“It was a really precious process”: An interview with Maksym Nakonechnyi on Butterfly Vision
Director and co-writer Maksym Nakonechnyi’s first feature film, Butterfly Vision follows the plight of Ukrainian soldier Lilya (Rita Burkovska) returning home after being held captive. However, when she discovers she’s been impregnated by her captors, she and her family are forced to confront difficult truths.
With Butterfly Vision screening at Cannes Film Festival, The Upcoming were invited to sit down with Nakonechnyi to talk about his latest work. Lighting a cigarette as he sat down, the filmmaker spoke about the troubles faced by female soldiers in Ukraine, representing violence on film, and the current war.
Firstly, thank you so much for speaking to us today. How does it feel to have your film screen at Cannes?
I can’t tell you with certain emotion. Before the war started in my country, this would have been a dream for me. But right now, it’s difficult to feel excited because of all the other emotions I’m feeling. At the same time, I feel that this is an important milestone in my career and for Ukrainian filmmaking overall. I consider this to be a great platform to speak out. I feel this is very important.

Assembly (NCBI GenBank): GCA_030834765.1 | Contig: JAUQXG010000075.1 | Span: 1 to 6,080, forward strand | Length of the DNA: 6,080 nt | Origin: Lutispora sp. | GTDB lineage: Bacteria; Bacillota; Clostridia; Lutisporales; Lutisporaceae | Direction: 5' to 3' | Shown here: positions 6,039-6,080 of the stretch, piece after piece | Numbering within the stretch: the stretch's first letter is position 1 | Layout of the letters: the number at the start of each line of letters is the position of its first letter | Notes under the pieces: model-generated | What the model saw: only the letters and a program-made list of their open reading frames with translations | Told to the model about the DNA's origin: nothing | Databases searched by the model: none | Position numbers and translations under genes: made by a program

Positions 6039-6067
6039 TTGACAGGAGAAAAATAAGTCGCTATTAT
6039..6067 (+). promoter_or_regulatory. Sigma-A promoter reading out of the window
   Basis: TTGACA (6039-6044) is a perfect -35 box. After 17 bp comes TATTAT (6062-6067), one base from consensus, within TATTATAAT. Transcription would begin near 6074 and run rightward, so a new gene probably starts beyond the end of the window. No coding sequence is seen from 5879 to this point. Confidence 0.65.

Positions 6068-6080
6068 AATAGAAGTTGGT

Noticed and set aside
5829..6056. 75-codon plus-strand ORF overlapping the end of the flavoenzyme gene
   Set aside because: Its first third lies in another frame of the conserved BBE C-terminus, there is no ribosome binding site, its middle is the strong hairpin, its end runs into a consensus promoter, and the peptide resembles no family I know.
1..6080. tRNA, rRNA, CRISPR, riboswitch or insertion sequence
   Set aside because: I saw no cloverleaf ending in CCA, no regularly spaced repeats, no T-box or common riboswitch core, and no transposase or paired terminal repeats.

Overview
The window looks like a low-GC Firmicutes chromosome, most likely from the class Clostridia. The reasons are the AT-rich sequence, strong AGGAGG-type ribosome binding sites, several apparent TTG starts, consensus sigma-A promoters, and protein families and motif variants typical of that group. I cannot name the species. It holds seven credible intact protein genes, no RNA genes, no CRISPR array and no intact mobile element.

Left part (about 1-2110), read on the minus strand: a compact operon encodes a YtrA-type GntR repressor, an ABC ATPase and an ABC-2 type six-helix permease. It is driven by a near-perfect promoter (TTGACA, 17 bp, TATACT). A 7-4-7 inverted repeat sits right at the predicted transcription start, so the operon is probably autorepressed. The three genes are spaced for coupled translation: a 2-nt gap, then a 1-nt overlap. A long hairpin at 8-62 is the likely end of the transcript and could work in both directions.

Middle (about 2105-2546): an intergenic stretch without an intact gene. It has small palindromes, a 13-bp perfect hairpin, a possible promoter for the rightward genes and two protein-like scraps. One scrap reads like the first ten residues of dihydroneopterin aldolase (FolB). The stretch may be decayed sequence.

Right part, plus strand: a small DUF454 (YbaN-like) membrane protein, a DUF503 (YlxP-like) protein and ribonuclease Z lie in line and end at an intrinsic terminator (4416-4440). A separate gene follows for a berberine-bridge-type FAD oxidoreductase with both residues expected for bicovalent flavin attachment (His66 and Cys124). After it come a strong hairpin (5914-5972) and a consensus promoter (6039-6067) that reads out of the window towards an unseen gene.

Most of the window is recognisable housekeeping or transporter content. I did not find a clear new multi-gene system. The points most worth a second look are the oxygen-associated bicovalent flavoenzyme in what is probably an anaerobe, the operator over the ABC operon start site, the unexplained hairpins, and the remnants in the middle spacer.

Let’s go back to the start. Where did you get the idea to make this film?
Since the beginning of the latest Russian-Ukrainian war, back in 2014, my colleagues and I were making a lot of films related to war. I was editing a documentary about women soldiers called Invisible Battalion. When you edit you rewatch the same scenes again and again, and I’d hear these women talking about their experiences, their perspectives on war and what society’s perspective of them was like. One of these women said that captivity was the scariest thing for her – even scarier than death – and that impressed me. I started thinking about what things scarier than death can await a woman in a war. That’s when I came up with this fictional story. The film isn’t based on true events, but it’s heavily influenced by our reality.
Tragically, something like this has already happened in real life. Yuliia Paievska, callsign Taira, has been in Russian captivity for more than 50 days. She was volunteering as a medic and got caught in Mariupol. She’s being held in Russian or Russian-controlled territory – nobody really knows or has any information. We call for her immediate release. She wasn’t a part of the armed forces; she was a volunteer, so she cannot be considered a prisoner of war, and she should be let go. I hope that she will be released soon.
At what point did Rita Burkovska become involved in the project?
My intention was to make the main actress one of the core authors of the film. When I first met Rita, I was drawn to her unique nature as a human being. After discussing the story and the role with her, I understood that she was going to make her own Lilya and bring her own views to the character. This is how I knew she was the right person for the role. She represented what the film was about: a woman who is, despite what happened to her and how’s she’s perceived, fighting for her own vision of her life.